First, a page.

On Wednesday, one guy was yelling "open the street! open the street!" in front of the barricaded street between the two occupied park blocks. I talked with him and some other folks out there for about an hour. (The street is now open again; the police arrested 8 barricaders Thursday morning after politely allowing any barricaders who didn't want to be arrested to vacate the street.)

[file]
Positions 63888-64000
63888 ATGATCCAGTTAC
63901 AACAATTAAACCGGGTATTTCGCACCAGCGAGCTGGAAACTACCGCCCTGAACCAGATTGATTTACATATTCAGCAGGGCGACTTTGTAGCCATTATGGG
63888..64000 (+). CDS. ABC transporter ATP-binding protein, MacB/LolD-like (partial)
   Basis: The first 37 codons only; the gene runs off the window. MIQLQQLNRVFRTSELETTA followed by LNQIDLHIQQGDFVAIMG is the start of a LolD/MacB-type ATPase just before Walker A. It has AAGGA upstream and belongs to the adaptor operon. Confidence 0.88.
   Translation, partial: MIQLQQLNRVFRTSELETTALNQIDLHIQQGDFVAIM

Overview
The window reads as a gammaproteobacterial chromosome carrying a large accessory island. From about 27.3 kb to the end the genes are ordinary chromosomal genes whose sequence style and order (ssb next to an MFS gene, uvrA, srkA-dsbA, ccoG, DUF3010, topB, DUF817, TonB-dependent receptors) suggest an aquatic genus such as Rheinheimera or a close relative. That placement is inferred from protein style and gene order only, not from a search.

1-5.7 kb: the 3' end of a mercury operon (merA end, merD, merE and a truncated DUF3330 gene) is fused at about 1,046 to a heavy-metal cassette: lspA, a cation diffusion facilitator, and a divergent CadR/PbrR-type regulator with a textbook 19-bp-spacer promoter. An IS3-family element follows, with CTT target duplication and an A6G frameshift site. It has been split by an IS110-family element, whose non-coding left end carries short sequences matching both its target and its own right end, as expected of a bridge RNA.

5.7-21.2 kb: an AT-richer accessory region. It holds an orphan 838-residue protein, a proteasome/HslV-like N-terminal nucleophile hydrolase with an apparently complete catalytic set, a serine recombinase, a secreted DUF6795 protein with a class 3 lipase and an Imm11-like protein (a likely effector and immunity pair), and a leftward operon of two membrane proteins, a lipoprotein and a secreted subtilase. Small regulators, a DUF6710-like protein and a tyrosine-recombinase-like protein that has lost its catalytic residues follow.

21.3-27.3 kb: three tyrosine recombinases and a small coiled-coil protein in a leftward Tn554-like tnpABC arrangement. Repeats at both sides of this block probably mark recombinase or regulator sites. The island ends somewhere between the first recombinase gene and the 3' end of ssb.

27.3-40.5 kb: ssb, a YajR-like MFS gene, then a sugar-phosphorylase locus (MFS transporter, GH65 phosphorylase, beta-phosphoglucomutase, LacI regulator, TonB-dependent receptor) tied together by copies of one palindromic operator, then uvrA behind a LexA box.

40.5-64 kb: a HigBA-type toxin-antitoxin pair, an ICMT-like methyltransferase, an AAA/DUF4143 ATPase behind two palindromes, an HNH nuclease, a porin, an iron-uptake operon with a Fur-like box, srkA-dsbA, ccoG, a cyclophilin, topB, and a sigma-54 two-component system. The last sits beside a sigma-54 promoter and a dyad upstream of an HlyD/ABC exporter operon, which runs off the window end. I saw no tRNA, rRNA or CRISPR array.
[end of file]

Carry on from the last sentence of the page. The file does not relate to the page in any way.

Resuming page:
The General Assembly, which invites anyone to attend, speak, and vote, is pretty established as the governing body for the occupied blocks and related activities, such as marches. So we've already succeeded in establishing a foothold for direct democracy. I think most of us would like for that model to expand outward -- for all kinds of living communities, working communities, recreational spaces, etc. to be governed by the people involved rather than by pre-established hierarchies. People working in a factory could form a General Assembly and start deciding for themselves how to run the factory rather than taking orders from executives. The General Assembly model seems OK for now, and preferable to the other currently existing, hierarchical governing bodies, such as companies and governments, but I think it will inevitably quickly evolve into other models, probably online democratic systems, like I've been blogging about for years. The New Yorkers are already launching an online system for conducting their General Assemblies.